The fight for change must be more than just a trend.

Blake Newby
Jun 29, 2020 @ 1:45 pm

“Inclusivity” is a hot-button topic in the beauty industry, but to some it’s just a clickbait-y buzzword. Shades of Melanin unpacks some of the many untouched issues that Black women experience in the beauty community.

It seems like every day another Black name becomes a hashtag. And while there’s no amount of money that can bring back the lives of those lynched by systemic racism, the time to financially support Black entities is now. More than ever, consumers are dedicated to “buying Black,” and with the light being shined on the centuries-long injustices and economic inequalities facing Black people, small, Black-owned beauty brands are finally getting the attention they’ve long deserved.

The powerful movement marks the consumer’s decision to shop conscientiously, no longer overlooking the longtime indiscretions of large corporations. On the flip side, for Black people (who boast the largest buying power in beauty) it’s a reclamation of power, and there is no shortage of Black-owned brands founded to move the industry. However, as the influx of orders surge for these small brands, paired with the continuing coronavirus (COVID-19) pandemic, there are a few things to consider before—and after—you fill that cart.

Below, check out how to buy Black beauty the right way and why it should be something you do for years to come, no matter your racial or ethnic background.

1. Buy directly from Black-owned brands.

The best thing that you can do during these times is to prioritize buying directly from the brand if possible. In other words, avoid the middleman. Rather than searching for the brand on Amazon or another larger retailer, first see if the brand has a direct e-commerce site that you can purchase from. Large retailers take a percentage of sales from each purchase, so buying directly from the brand's site means that more money goes to it rather than to a third party. If the beauty brand doesn't have one available, research if they’re housed in Black-owned retailers such as Blk + Grn, We Buy Black, and Shoppe Black. While it’s not always a sure possibility that you'll find what you're looking for, it’s worth the try and worth placing more money directly into the hands of the producer.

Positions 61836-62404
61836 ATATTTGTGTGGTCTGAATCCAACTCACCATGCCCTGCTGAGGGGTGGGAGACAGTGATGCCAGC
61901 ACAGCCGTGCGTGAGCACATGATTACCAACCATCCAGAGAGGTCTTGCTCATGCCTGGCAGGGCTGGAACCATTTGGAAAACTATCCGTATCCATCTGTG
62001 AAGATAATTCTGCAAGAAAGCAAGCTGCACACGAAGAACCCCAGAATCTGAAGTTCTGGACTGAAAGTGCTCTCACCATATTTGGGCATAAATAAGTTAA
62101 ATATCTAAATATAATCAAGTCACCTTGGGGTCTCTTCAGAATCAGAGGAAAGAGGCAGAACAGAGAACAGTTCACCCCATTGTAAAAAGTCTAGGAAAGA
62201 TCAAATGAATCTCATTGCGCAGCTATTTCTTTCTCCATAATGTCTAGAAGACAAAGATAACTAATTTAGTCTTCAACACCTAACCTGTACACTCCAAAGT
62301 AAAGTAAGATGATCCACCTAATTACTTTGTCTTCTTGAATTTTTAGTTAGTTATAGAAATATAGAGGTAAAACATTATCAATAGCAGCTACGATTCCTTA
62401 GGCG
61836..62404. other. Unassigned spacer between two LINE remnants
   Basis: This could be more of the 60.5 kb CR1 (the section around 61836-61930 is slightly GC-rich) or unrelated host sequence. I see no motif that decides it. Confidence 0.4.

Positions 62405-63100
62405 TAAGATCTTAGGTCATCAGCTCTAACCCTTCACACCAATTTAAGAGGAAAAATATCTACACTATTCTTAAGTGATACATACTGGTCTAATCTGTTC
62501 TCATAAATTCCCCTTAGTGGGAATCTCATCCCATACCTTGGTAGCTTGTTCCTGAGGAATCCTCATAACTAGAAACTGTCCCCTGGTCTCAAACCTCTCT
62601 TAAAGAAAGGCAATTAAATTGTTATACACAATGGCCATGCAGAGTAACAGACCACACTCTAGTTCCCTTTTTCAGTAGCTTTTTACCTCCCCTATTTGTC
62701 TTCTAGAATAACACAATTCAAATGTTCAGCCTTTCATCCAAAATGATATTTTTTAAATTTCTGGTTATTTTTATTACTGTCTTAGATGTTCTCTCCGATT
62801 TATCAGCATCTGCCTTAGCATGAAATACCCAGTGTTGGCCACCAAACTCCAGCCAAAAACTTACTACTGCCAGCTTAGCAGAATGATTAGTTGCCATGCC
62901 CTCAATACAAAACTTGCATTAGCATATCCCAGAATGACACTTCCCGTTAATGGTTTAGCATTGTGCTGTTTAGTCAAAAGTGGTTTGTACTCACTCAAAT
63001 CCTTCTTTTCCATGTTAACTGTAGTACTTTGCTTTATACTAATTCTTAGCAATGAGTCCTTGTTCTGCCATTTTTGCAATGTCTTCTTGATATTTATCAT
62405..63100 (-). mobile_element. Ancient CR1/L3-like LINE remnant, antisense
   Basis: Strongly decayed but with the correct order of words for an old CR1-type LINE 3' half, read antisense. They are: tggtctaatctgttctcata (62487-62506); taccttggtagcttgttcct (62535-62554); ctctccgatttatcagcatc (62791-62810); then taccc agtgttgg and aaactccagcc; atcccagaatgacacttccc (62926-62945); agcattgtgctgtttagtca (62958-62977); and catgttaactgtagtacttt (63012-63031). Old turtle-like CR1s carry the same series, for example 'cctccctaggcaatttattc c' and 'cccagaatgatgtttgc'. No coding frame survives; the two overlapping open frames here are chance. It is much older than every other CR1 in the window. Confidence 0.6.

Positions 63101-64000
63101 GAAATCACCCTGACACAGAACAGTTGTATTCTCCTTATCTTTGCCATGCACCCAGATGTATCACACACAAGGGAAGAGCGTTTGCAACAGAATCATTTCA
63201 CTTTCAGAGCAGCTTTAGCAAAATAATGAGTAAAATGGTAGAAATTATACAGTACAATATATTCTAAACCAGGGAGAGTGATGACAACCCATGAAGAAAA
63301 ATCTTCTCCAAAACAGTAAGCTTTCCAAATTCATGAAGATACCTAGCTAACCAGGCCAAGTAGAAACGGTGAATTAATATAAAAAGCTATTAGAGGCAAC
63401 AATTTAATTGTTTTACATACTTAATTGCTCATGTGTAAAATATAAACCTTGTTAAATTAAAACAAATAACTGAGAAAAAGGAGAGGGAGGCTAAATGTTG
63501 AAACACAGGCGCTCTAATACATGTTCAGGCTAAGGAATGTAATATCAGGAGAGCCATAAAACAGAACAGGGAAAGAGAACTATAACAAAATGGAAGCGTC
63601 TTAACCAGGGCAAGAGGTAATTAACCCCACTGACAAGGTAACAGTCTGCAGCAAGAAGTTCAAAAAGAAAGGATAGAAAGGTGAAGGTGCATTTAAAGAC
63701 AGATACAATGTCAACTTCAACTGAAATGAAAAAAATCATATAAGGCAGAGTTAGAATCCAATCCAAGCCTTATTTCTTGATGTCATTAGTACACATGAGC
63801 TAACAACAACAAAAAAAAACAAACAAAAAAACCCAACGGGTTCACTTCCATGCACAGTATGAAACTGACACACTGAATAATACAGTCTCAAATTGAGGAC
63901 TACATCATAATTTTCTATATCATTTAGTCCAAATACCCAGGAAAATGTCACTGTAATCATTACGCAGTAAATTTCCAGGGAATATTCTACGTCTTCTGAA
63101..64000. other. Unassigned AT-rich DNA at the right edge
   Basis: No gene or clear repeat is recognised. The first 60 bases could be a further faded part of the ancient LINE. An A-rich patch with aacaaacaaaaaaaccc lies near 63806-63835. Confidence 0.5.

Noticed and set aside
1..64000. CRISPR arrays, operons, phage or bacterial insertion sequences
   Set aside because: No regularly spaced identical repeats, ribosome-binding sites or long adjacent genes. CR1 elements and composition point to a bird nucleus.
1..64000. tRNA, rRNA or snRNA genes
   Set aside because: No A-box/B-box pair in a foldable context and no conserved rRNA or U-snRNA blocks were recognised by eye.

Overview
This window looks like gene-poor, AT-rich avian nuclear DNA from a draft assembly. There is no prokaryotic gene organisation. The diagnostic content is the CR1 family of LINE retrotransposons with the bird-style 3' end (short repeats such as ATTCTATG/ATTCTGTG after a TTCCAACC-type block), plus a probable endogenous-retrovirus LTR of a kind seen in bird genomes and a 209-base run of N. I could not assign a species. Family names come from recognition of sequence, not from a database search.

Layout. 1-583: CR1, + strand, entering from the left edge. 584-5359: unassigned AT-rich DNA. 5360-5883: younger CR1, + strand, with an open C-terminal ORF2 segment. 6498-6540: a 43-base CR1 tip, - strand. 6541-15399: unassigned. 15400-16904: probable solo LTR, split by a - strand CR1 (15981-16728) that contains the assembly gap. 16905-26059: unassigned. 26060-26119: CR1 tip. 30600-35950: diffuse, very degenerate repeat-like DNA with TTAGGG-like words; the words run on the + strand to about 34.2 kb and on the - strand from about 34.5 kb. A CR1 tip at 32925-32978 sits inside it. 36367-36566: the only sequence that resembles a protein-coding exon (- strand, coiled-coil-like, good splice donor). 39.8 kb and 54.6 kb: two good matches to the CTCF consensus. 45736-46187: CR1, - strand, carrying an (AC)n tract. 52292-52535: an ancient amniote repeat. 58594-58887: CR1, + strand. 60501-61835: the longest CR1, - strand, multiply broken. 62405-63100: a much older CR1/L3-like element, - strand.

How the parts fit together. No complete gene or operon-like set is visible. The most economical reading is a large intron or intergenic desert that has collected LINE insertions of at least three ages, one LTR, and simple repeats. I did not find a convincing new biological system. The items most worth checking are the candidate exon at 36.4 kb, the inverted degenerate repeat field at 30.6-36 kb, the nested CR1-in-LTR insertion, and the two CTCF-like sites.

2. Be patient with deliveries.

It’s important to note that the recent influx of sales is something that many of these small, Black-owned beauty brands have never faced, so be patient when waiting for your items to be delivered. If you want to order a product that's currently out of stock, you can choose to pre-order it or be alerted when it's restocked. Additionally, just like with any other non-Black-owned brand, the pandemic has affected those businesses as well. So the same way you patiently wait for your regular purchases, be okay with a wait for these.

3. Promote the products you love.

If you love a product, one of the best things you can do to support the brand is promote its products. Whether it’s word of mouth, on social media, or through a positive review on the website, rave about the product to show your support. In order for small beauty brands to sustain past this moment, they’ll need the same continued eyes that are frequently lent to mainly non-Black-owned brands. 

4. Make buying Black more than a trend.

Buying Black is not just something you should do right now because you feel bad about the Black bodies continuing to be slaughtered in the streets and in their homes. Buying Black should be a continued and conscious effort to pour money into a community that has been disenfranchised, robbed, and ignored for centuries. The need to pull oneself up by one's bootstraps is something often emphasized when talking business; however, for far too long Black people have simply not been provided those bootstraps at all. Financially supporting Black-owned beauty brands—regularly—is just one way to practice your belief that Black lives really do matter—always.